Selenium compounds as a novel class of experimental cancer chemotherapeutics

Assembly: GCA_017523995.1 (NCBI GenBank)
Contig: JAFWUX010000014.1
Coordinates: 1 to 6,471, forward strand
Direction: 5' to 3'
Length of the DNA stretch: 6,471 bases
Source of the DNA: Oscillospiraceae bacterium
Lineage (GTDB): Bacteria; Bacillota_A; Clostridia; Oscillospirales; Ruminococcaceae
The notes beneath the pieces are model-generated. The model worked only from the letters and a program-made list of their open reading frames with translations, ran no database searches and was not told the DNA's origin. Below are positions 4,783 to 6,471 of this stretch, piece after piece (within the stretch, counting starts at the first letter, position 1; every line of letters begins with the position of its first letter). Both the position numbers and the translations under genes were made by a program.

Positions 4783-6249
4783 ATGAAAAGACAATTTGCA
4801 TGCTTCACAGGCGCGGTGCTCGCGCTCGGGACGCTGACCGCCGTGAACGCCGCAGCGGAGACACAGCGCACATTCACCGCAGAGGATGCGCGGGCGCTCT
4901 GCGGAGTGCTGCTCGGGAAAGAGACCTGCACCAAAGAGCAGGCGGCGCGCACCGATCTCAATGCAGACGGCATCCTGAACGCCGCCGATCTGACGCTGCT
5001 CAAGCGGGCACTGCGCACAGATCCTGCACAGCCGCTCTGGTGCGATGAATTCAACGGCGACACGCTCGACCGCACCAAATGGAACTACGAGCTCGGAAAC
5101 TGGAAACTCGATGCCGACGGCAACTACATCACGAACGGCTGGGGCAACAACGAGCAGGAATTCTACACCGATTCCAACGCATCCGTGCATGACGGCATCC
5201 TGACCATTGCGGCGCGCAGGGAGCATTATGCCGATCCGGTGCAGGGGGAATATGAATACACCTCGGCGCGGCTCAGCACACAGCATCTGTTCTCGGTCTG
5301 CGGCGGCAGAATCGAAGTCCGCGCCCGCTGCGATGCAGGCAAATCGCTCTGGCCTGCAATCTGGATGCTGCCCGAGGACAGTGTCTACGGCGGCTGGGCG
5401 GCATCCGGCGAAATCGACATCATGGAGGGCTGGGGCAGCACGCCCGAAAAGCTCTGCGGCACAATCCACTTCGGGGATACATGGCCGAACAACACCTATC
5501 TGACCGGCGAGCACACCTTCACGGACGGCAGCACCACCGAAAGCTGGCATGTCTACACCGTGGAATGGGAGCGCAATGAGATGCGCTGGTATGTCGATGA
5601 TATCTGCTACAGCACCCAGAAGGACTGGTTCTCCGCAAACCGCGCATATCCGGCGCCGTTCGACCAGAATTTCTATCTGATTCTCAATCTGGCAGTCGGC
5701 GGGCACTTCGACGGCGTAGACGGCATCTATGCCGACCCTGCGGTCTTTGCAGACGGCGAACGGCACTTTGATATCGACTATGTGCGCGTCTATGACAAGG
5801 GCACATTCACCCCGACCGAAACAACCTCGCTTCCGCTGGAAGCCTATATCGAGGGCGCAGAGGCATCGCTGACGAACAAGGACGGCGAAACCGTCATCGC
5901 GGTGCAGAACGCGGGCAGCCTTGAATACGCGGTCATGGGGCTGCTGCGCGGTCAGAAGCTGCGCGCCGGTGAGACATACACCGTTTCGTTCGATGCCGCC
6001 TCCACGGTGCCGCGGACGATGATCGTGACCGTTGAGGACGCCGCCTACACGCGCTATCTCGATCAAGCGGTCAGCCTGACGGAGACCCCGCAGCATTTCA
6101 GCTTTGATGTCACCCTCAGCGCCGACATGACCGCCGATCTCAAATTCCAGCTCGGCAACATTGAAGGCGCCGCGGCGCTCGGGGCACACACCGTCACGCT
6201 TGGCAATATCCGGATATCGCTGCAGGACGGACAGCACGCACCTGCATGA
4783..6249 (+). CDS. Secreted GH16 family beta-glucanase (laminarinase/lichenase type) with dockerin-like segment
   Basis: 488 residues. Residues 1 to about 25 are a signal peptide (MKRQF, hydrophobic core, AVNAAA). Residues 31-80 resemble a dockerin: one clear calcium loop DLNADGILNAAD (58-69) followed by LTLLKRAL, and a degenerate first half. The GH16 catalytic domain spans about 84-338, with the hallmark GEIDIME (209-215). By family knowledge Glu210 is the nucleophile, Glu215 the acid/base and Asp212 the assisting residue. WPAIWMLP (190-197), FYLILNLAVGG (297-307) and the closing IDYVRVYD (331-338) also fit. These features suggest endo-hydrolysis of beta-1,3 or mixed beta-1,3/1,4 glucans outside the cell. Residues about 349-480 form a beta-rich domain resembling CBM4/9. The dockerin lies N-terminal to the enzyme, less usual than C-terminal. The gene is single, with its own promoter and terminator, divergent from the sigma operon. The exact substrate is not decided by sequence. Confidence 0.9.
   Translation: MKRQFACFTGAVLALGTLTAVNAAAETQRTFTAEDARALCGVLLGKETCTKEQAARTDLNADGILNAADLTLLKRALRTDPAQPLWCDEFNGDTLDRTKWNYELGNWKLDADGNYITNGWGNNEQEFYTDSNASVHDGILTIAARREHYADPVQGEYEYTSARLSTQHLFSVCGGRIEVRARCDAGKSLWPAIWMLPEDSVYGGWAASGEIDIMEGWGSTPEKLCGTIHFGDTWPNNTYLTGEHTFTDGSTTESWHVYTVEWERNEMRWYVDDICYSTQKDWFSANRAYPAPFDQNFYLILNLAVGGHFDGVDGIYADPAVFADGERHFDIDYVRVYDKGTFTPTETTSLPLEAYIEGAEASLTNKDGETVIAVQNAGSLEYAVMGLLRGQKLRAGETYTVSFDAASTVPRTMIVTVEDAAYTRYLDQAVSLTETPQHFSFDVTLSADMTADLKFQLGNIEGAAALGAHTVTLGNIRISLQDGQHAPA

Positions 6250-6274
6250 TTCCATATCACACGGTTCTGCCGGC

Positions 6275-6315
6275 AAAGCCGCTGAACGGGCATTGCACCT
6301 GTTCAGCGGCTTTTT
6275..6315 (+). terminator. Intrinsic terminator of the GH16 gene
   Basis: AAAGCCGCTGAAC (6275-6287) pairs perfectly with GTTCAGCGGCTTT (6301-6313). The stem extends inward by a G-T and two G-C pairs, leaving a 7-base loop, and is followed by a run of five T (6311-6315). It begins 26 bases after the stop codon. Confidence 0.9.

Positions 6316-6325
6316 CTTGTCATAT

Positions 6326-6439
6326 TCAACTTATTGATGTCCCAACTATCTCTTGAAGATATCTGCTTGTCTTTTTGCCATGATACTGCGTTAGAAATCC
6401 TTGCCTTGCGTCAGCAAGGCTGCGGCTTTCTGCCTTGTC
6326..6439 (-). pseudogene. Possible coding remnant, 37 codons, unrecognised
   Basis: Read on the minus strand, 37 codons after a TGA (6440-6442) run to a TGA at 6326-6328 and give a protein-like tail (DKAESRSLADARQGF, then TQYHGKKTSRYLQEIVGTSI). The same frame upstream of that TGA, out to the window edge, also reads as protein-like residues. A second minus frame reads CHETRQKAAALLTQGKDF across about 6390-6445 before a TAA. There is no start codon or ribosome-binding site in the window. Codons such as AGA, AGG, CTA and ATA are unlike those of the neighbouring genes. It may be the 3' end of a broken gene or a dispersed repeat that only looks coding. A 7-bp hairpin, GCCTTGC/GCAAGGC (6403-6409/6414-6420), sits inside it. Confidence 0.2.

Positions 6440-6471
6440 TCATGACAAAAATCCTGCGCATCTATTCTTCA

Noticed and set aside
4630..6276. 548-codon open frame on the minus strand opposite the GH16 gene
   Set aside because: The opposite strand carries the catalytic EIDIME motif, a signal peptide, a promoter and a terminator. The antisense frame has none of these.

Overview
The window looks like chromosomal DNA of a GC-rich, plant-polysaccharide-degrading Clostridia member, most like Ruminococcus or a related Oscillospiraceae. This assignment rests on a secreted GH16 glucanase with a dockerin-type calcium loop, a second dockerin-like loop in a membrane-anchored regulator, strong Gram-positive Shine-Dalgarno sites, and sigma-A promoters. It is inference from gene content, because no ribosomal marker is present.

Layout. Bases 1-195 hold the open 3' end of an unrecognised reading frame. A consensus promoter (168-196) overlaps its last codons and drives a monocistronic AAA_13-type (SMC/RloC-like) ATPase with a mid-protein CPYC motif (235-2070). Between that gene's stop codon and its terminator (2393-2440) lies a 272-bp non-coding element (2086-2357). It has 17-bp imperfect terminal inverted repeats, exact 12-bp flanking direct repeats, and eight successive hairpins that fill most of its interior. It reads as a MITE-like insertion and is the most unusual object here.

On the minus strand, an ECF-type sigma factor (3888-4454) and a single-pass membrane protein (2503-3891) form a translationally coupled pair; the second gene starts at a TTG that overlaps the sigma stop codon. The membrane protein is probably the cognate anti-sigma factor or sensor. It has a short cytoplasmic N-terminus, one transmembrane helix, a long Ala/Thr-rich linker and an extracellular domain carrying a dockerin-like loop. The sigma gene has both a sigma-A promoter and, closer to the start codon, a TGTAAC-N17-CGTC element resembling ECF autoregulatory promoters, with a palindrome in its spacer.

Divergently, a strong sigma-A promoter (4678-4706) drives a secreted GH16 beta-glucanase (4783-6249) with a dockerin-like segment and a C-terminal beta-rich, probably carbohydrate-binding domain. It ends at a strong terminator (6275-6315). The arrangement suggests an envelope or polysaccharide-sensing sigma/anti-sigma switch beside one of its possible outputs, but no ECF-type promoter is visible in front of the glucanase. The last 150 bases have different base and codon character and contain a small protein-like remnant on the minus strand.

Sammanfattning: Selenium is an essential micronutrient for humans, it has a narrow margin between antioxidant and pro-oxidant effects. Redox-active selenium compounds have the potency to increase ROS levels in cancer cells, providing a plausible window for therapeutic intervention. Redox-active selenium compounds such as sodium selenite (Se), selenocystine (SeC), and Se-methylselenocysteine (MSC) have been shown to inhibit growth, angiogenesis, and induce apoptosis by altering the redox potential (oxidative stress) in various tumor cells in vitro. Different selenium compounds produce different metabolites that act on tumor cells through multiple pathways. Sodium selenite is readily reduced to hydrogen selenide (HSe-) by extracellular cysteine, whereas selenocysteine is reduced to HSe- by enzymatic conversion by selenocysteine lyase. Another important selenium compound, MSC, is a prodrug metabolized to methylselenol by kynurenine aminotransferase 1 (KYAT1 or CCBL1). Hydrogen selenide (HSe-) and methylselenol (MS) are two important intermediate metabolites that are highly redox-active by inducing the production of ROS and initiating cell death via redox-regulated signaling pathways. Hydrogen selenide is more readily taken up by the cell compared to selenite. These intermediate molecules can effectively redox cycle with oxygen in the presence of NADPH and thiols, thus enhancing oxidative stress in malignant cells. Nevertheless, the anti-cancer properties of selenium compounds have not been fully characterized. In this work, our objective was to describe the anti-cancer properties of various selenium compounds using different methods and experimental models that are easily translatable from in vitro to in vivo. Selenite at physiological concentrations in combination with ATRA completely abolished the expression of the PML/RARα oncoprotein and increased the expression of the transcription factors RAR, PU.1 and FOXO3A, providing a plausible basis for the increased differentiation in cells of acute promyelocytic leukemia (APL). The extracellular milieu is important for selenite cytotoxicity, i.e. selenite is readily reduced to hydrogen selenide (HSe-) by extracellular cysteine, the xCT (cystine/glutamate transporter) antiporter is very important for HSe- turnover. Diphenyl diselenide, a small- molecule compound, increases the expression of xCT and its key regulatory genes such as NRF2 and ATF4 in vitro. When diphenyl diselenide was co-incubated with selenite or selenocysteine, we observed multiple sensitizing effects in almost all cancer cell lines tested. This provides a strong correlation between extracellular thiols and the cytotoxicity of selenite and selenocysteine. Kynurenine aminotransferase 1 (KYAT1 or CCBL1) is a PLP-dependent enzyme and plays an important role in MSC metabolism. KYAT1 has dual enzyme activity, transamination and β-elimination towards the single substrate. MSC is considered a prodrug that is not toxic as long as it is not metabolized by KYAT1. MSC is reduced by transamination to β-methylselenopyruvate (MSP) and by β-elimination to monomethylselenol. Several assays exist to determine the transamination activity of KYAT1, but very few simple assays exist to determine the β-elimination activity of KYAT1, which is not reliable because it is not a direct measure of MS. We introduced a simple novel coupled assay to determine the β-elimination activity of KYAT1. This assay method combines two enzyme systems, i.e. thioredoxin reductase1 (TrxR1) and KYAT1. MS is an excellent substrate for thioredoxin reductase1. MSC is metabolized to MS by β-elimination activity, and this can be used as a substrate for TrxR1, which is monitored spectrophotometrically by the oxidation of NADPH. Overexpression of KYAT1 may be an advantage in exploring the anti-tumor property of MSC, as it plays an important role in MSC metabolism. Both metabolites of MSC (MSP and MS) play critical roles in anti-tumor activity. MSP is known to inhibit HDAC activity, while MS has been shown to increase the formation of ROS and induce redox imbalance in the tumor. We used therapeutic mRNA techniques to induce KYAT1 expression using a lipid nanoparticle (LNPs)-based delivery system in hepatocellular carcinoma (HCC) cells. the addition of antisense microRNA122 (HCC-specific) with KYAT1mRNA showed precise targeting of HCC cells. Our results demonstrate successful targeted therapy in HCC cells with MSC. The choice of the model system is very important in drug screening. Cell culture, 2D and 3D models are widely used, but the reproducibility is very low when transferred to in vivo. Our group has established an ex vivo slice culture model for pancreatic ductal adenocarcinoma (PDAC). We used this ex vivo model to test the anti-cancer properties of sodium selenite and MSC. Our results, both by histology and transcriptomics data, show that sodium selenite at a concentration of 15 μM (concentration below MTD in humans) exhibited pronounced anti-tumor activity by targeting multiple hallmark genes that support cancer growth and progression. In this work, we have shown that redox-active selenium compounds as potential anti-cancer agents by (1) mechanisms to facilitate uptake by altering the expression of SLC7A11 (xCT) through small-molecule pharmacological compounds, (2) increasing the metabolizing enzymes (KYAT1) using different methods and targeted therapy (3) used different model (ex vivo) to mimic the in vivo settings.
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